At the same time as controversy swirls around gender representation in the restaurant industry, intensifying after Core by Clare Smyth was left off the World’s 50 Best Restaurants list — despite its head chef being named the “best female chef in the world” — a group of women have set up an initiative designed to highlight and empower often-marginalised professionals.
This month sees the launch of Women of Food, whose first step in the autumn will be to create a free-access UK female chef database for all those looking to work with chefs — from conference organisers and festival curators to investors and media.
Women of Food aims to create visibility for, and access to, a wide range of women working within the U.K. food world, in order to promote gender equality. Founded by journalist and event curator Sudi Pigott, film-maker Vérane Frédiani, event producer Vivienne Huang and French journalist Estérelle Payany, the team intend to be inclusive and intersectional.
In response to this year’s Michelin announcement, which saw new stars to 57 French restaurants, only two of which had female chefs at the helm, Frédiani and Payany compiled a list of all the female head chefs working in France. They collated 600 names, which were sent to all guides and journalists “just to prove they exist”. It was from this exercise, and various conversations the four had been having, that the idea of the U.K.-based Women of Food initiative emerged.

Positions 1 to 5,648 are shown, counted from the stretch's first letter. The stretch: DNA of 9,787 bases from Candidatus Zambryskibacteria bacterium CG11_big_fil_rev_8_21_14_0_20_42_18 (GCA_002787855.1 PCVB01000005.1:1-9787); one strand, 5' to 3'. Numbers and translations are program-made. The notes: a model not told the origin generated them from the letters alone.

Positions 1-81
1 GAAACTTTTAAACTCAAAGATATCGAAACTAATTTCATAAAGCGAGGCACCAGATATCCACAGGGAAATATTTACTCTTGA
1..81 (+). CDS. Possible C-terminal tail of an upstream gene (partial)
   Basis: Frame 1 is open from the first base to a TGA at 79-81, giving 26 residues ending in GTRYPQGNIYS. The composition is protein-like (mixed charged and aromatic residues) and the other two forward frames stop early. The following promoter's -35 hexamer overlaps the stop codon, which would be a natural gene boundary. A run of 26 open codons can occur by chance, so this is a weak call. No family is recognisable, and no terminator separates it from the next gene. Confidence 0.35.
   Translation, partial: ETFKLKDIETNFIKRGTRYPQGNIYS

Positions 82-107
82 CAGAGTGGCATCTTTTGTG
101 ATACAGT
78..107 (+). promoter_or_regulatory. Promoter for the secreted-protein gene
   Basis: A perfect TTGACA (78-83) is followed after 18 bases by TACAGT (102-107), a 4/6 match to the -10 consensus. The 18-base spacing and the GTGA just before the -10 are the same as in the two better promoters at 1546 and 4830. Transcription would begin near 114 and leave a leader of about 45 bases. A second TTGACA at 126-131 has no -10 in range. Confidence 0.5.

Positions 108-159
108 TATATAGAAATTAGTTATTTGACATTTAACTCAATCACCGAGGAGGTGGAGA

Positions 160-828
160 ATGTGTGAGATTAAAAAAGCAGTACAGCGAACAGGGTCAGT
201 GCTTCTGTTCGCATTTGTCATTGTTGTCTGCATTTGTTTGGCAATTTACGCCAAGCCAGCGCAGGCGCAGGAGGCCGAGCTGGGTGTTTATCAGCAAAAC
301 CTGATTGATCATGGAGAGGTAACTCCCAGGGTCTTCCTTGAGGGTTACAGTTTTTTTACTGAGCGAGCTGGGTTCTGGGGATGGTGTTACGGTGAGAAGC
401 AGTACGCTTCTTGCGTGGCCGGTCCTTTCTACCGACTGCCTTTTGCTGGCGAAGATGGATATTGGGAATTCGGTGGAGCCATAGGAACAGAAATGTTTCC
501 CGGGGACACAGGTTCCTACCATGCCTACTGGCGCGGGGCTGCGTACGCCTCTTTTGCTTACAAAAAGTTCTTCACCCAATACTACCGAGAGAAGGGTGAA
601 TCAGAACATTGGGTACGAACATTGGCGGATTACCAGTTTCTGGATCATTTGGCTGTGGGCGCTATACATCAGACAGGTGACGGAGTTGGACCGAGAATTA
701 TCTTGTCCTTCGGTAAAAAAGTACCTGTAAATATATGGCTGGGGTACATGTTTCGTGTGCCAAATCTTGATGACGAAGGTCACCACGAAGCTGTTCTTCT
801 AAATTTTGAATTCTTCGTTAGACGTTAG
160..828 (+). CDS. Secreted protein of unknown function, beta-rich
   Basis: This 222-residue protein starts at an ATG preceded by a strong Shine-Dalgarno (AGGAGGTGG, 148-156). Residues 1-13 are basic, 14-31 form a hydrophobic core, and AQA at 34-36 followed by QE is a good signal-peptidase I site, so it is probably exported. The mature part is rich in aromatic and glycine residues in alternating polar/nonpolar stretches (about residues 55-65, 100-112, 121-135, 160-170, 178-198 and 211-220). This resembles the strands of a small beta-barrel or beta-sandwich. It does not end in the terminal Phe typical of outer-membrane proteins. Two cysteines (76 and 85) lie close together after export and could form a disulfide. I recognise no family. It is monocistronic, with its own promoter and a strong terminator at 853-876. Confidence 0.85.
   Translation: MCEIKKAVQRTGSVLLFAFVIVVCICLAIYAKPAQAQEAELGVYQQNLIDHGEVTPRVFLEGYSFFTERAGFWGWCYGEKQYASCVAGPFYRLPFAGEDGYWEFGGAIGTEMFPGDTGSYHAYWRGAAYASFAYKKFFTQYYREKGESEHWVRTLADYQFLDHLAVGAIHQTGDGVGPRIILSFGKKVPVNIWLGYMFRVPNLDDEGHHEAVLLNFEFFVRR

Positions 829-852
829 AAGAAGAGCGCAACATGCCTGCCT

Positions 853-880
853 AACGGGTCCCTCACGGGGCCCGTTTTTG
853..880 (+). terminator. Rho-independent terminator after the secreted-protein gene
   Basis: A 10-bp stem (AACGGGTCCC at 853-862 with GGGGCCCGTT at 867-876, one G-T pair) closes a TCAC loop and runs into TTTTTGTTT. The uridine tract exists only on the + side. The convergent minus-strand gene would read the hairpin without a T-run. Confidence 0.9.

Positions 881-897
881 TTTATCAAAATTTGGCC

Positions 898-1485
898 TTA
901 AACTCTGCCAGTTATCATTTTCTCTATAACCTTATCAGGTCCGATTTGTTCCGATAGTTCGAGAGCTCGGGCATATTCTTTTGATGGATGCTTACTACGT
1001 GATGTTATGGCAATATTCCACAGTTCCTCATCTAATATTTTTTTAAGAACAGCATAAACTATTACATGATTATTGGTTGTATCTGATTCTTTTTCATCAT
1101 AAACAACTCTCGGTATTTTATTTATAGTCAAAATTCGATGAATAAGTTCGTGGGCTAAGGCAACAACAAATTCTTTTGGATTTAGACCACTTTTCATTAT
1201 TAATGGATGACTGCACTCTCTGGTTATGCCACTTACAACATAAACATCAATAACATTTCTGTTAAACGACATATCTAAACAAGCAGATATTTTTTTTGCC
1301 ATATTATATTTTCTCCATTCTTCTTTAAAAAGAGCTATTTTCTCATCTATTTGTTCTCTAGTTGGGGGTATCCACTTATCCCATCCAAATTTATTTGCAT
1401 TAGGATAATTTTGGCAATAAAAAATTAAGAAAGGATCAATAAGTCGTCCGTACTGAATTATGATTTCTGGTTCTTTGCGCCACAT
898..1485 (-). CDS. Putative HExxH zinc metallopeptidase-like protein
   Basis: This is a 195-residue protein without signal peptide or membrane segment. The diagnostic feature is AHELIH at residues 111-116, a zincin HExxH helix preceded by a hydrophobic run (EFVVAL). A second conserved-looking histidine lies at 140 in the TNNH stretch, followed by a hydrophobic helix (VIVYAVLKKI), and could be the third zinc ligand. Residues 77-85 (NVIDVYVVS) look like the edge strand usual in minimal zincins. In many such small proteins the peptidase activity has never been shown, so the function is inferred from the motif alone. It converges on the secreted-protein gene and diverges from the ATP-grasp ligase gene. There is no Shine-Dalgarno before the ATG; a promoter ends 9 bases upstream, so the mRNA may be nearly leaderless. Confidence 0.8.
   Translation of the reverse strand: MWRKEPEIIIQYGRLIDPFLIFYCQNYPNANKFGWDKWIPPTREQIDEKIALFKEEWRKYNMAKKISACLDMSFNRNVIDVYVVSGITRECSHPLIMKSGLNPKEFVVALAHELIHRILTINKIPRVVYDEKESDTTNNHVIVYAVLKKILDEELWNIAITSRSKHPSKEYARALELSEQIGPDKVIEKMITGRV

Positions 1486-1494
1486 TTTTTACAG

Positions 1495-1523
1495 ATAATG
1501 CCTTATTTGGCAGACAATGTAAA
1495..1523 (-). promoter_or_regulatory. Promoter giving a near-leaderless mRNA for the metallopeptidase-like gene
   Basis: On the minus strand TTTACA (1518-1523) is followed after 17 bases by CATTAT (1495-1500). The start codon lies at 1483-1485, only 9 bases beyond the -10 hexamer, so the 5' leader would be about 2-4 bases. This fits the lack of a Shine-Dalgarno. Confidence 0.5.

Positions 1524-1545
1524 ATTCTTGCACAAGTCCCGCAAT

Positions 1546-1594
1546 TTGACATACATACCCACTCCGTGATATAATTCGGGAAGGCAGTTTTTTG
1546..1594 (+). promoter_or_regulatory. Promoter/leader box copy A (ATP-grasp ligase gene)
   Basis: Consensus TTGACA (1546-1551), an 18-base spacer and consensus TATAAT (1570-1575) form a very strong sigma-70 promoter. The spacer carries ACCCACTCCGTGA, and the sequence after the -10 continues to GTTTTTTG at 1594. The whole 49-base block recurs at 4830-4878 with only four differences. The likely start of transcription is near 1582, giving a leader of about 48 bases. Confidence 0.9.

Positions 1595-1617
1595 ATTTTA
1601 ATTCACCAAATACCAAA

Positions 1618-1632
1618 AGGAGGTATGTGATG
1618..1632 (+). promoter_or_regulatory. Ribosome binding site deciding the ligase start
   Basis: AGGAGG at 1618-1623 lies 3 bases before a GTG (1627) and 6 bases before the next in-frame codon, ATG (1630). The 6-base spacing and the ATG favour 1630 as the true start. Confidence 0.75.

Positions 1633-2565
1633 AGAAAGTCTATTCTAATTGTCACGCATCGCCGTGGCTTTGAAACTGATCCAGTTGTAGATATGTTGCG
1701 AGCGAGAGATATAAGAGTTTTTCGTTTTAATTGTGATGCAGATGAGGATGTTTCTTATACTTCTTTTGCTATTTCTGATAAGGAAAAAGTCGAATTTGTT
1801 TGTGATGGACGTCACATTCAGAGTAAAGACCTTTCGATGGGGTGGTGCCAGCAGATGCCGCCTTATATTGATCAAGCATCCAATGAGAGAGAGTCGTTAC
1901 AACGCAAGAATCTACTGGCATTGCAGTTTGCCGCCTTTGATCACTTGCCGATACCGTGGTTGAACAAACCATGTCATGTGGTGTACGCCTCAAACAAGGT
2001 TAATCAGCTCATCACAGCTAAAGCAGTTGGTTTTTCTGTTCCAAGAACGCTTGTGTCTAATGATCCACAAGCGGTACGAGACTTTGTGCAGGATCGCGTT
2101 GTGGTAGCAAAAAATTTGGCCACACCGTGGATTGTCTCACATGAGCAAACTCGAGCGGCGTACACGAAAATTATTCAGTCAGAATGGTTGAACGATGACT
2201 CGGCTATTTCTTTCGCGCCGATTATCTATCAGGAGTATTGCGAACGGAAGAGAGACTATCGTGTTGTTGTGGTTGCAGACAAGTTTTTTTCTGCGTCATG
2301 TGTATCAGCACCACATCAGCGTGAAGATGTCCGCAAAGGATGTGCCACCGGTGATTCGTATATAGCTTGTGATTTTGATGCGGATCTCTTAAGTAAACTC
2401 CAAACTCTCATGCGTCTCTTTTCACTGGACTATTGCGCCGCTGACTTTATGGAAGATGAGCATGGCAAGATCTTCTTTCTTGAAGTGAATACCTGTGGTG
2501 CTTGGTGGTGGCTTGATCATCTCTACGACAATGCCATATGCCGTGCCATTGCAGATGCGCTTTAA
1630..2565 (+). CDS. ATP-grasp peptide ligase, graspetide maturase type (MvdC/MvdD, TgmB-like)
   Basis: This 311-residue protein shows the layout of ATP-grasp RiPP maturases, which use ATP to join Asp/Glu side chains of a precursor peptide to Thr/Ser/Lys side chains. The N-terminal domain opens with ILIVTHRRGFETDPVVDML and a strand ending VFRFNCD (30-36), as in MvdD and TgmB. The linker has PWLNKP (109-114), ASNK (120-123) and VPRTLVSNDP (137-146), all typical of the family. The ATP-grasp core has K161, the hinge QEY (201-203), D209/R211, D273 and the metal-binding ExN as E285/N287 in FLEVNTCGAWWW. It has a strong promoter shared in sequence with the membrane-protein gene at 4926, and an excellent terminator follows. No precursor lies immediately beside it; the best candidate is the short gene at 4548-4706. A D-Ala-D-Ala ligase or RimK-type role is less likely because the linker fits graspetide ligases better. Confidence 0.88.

The founders believe that the way female chefs are covered in the media needs to change, as well as the structures that could help them to make a bigger impact. “How do you think male chefs get Michelin stars?” says Frédiani. “By having investors allowing them to lose money during the first few years, buying the best ingredients for a half empty restaurant.”
To get prizes, recognition and time to create, female chefs need investors. The issue for female chefs is not about having kids or not, it is [about] having enough investors to be able to have kids and create new dishes.
But increased investment and broader equity within the industry rely on increased visibility — and this is where Women of Food’s founders believe the database could make a real difference. They see it as a go-to for event organisers and curators. This approach has proven fruitful for Equity At The Table, a worldwide database “featuring only women/gender non-conforming individuals and focusing primarily on POC and the LGBTQ community,” founded by writer and activist Julia Turshen in the U.S.
“We want to encourage those who are more ‘conscious’ [and] we need to give [others] no excuses for not having any women, or people of different ethnicities on their list,” explains Huang. “Women of Food is all about giving confidence and exposure.”